Vijay Anand | The Startup Guy.

Making That Halo Glow – Part I

Posted on: March 28, 2009

Even as the current economic situation hasnt seem to have harmed the Early Stage Investment scene by much, there is some major misunderstanding by First Time Entrepreneurs, starting off in India, who are looking to raise funds. This series hopes to shine some light on some of them

LESSON: MAKE THAT SACRIFICE. GROW WITH THE ORGANIZATION

Scenario: In the last three business plans that I have had the priviledge to look at and to give feedbacks on, it seems that the average entrepreneur wants a salary of around 2 Lakhs a month, seems to be hiring an office attendant or a secretary in the first year, is travelling extensively, starts a marketing budget even before the product is ready, claims a steady income stream, is absolutely immune to market changes, and can solidly break even in 3 years. And oh, they give a 4x return in the fourth year.

You cannot demand a salary that runs in the lakhs. You cant because If I were investing, I wouldn’t know if there is even an incentive for the entrepreneur to slog to make this company succeed anymore. Given the current employment situation, I would even have a slight doubt as to whether the guy lost his job and is getting self-employed with a raise. But I do understand if you would want to live comfortably. This is what I would suggest.

Take a pay cut in the first two years – till your product development is ready. Just so you get a number, You get paid at the same level as your Indian Lead Software Engineer (I have to specific about the indian part, since some folks also have high paid outsourced engineers). That should put you at around 40K a month. Once that is set, and once your product development is done, and your marketing and sales efforts start, align your salary so that a base of 40K and a incentive component from the sales defines what your take home package is. That will assure me as an investor that you are willing to take a paycut to keep costs low and burn things slowly to get through the initial phases and even as the company makes money you arent raising costs, but defining your salary from what is coming in. If you are a company that sells products that sells in the millions, or have several product packages, it would be wise to even define slabs, that define the percentage.

You do that, and all of a sudden I see a real entrepreneur, who could really use with some financial support, and the halo over the head glows and a lot more people just might be willing to seriously consider your financial proposition.

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4 Responses to "Making That Halo Glow – Part I"

I once had a discussion with an investor (~$1M range type) who, when he saw my income projections and balance sheet, made the comment “You’re breaking even in 3-4 years but your revenue is still only $1M. If I was investing in your business 250-500K$ today, I would expect to see at least $5-8M in revenue in the next five years.”
My reply on hearing this was “The projections you see are very near to what actually is going to happen. I could pump the numbers up and show you inflated projections, but that would just be as plain as lying on your face”. To which he replied, ” Every VC is going to cut your numbers in half(best case) or 2/3rds to 1/4ths (worst case), and if you put the real numbers out, no one is going to invest in you. The VC’s know you’re inflating your numbers, so why not just play the game as per the rules and act your part?”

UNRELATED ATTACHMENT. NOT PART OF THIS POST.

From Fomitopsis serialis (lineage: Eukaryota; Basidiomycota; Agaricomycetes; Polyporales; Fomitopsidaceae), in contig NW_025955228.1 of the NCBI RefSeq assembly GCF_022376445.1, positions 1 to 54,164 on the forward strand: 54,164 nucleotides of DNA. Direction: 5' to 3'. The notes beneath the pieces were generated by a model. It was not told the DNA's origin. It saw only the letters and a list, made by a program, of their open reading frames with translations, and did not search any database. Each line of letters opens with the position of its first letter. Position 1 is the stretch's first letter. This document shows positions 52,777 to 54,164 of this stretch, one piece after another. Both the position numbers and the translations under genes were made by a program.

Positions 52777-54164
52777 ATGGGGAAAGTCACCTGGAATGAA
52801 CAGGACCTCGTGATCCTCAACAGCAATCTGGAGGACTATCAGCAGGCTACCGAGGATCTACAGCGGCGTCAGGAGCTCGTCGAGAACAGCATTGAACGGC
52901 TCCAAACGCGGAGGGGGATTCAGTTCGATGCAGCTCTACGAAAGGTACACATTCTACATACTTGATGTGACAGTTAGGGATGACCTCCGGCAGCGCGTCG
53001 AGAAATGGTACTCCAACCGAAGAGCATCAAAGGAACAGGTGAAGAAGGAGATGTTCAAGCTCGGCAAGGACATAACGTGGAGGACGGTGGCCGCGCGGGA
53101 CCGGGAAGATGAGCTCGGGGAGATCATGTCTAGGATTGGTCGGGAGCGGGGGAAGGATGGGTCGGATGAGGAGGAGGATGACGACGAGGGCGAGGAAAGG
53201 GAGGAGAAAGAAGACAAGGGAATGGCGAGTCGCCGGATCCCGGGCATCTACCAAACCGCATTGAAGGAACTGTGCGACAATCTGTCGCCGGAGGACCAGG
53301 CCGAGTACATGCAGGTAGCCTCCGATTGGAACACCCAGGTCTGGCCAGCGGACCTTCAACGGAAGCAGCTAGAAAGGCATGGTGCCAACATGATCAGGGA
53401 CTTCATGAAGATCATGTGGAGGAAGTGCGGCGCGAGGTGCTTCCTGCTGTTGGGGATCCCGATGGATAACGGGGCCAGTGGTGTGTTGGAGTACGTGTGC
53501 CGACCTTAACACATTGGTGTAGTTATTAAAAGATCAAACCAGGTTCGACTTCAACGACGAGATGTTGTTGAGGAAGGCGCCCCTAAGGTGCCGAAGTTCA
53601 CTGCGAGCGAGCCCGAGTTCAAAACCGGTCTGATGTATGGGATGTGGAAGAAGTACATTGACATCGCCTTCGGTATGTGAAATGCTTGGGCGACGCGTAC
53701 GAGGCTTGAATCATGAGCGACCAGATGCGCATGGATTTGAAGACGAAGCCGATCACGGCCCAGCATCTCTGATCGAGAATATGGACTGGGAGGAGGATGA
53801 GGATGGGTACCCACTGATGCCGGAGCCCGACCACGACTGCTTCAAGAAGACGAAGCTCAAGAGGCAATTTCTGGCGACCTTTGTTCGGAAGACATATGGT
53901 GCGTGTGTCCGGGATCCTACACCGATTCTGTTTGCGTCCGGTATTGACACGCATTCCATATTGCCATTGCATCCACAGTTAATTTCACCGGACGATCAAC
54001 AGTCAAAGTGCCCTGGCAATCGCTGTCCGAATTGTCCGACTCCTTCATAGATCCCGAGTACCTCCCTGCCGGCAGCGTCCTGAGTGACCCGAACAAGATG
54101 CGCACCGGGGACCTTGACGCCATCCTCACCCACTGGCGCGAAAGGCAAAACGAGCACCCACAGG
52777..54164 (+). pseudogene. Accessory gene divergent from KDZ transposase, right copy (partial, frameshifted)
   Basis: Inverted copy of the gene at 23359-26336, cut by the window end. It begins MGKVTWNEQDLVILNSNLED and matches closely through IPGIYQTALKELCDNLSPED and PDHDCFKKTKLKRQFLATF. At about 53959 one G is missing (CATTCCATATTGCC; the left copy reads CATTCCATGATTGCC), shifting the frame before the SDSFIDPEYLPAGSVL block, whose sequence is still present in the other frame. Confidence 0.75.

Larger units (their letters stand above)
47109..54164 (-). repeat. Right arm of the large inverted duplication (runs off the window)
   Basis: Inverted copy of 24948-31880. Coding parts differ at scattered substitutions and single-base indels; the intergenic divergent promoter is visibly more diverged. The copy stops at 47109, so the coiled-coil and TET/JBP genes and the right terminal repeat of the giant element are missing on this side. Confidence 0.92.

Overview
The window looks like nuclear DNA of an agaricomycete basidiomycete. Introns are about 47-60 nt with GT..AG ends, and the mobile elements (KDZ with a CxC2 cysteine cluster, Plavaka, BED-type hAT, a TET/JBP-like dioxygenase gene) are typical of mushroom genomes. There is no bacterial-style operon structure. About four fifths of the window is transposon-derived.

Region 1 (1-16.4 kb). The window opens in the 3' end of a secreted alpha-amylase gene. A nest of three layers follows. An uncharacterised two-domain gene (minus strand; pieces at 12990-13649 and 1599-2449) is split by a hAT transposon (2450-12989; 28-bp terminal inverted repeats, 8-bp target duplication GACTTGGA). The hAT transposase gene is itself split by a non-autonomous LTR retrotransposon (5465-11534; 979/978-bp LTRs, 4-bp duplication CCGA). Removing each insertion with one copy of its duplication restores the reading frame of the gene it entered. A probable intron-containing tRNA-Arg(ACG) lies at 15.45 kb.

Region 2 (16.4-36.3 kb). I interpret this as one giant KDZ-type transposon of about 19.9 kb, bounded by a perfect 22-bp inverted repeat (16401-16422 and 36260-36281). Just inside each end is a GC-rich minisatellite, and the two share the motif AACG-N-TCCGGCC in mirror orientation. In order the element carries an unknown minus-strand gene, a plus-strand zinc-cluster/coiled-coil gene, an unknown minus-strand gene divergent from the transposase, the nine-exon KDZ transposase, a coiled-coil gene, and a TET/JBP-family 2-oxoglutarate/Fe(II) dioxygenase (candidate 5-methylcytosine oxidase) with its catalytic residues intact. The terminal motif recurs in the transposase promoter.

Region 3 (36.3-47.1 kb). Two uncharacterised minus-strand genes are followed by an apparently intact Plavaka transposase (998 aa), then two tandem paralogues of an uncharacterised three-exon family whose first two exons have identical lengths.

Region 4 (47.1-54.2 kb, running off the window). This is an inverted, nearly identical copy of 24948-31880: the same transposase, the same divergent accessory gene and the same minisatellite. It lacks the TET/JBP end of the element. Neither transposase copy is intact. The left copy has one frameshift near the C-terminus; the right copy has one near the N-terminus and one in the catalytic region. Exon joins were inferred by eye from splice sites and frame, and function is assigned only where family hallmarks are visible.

I was quite taken aback by frank advice, but it all made sense. Pitching to a VC is no different than acting out a drama and playing your part to perfection. Showing marketing budgets and potential hires along the line is necessary or else they say your projections do not incorporate team expansion and other expenses.

I would love to hear as to how to project ROI while pitching to a VC, and what numbers to take as basis for that.

Great one ! Absolutely right. Taking a paycut filters real entrepreneurs. Specially when we are bootstrapping, it’s absolute fun and if we are so confident about our company, it’s better to get paid in equities.

Vijay:

What’s you opinion on a startup team bootstrapping its product business through the revenue from the services business (related to the product idea or removed from that idea completely)?

One of the first gen entreprenuers in Chennai who I respect the most says that its only those who do not have faith in their idea get distracted and do these. I’d rather put the same time in getting the product out fast.

If I am of the type that does not want to go to a VC, the “Bootstrap through other revenue means” seems okay to me. Do you see any reason why one should not?

Vijay,

I believe if an entrepreneur wants 2lakhs in salary before the product is making any real profit, shows he isn’t much confident about his product…and just want to make quick money out of it.

I believe that an entrepreneur shouldn’t ask for any salary until his product has grown to a stage of being “Ramen Profitable”.

Sure this adds a lot of pressure, but not taking salary brings a lot of benefits too.
-They will have really believe in their product.
(guess this is most important)
-They will have to launch their product really soon(soon doesn’t mean a broken product, but providing “Just Enough” version of it) to achieve the state of being Ramen Profitable. Which can help introducing the feedback loop inside their product development, and help them to build what the customers really want rather than doing the guess work and adding a lot of features into the product which people really don’t want.

I would really like if you can share your experiences with other startups for the above points.

/Vib.

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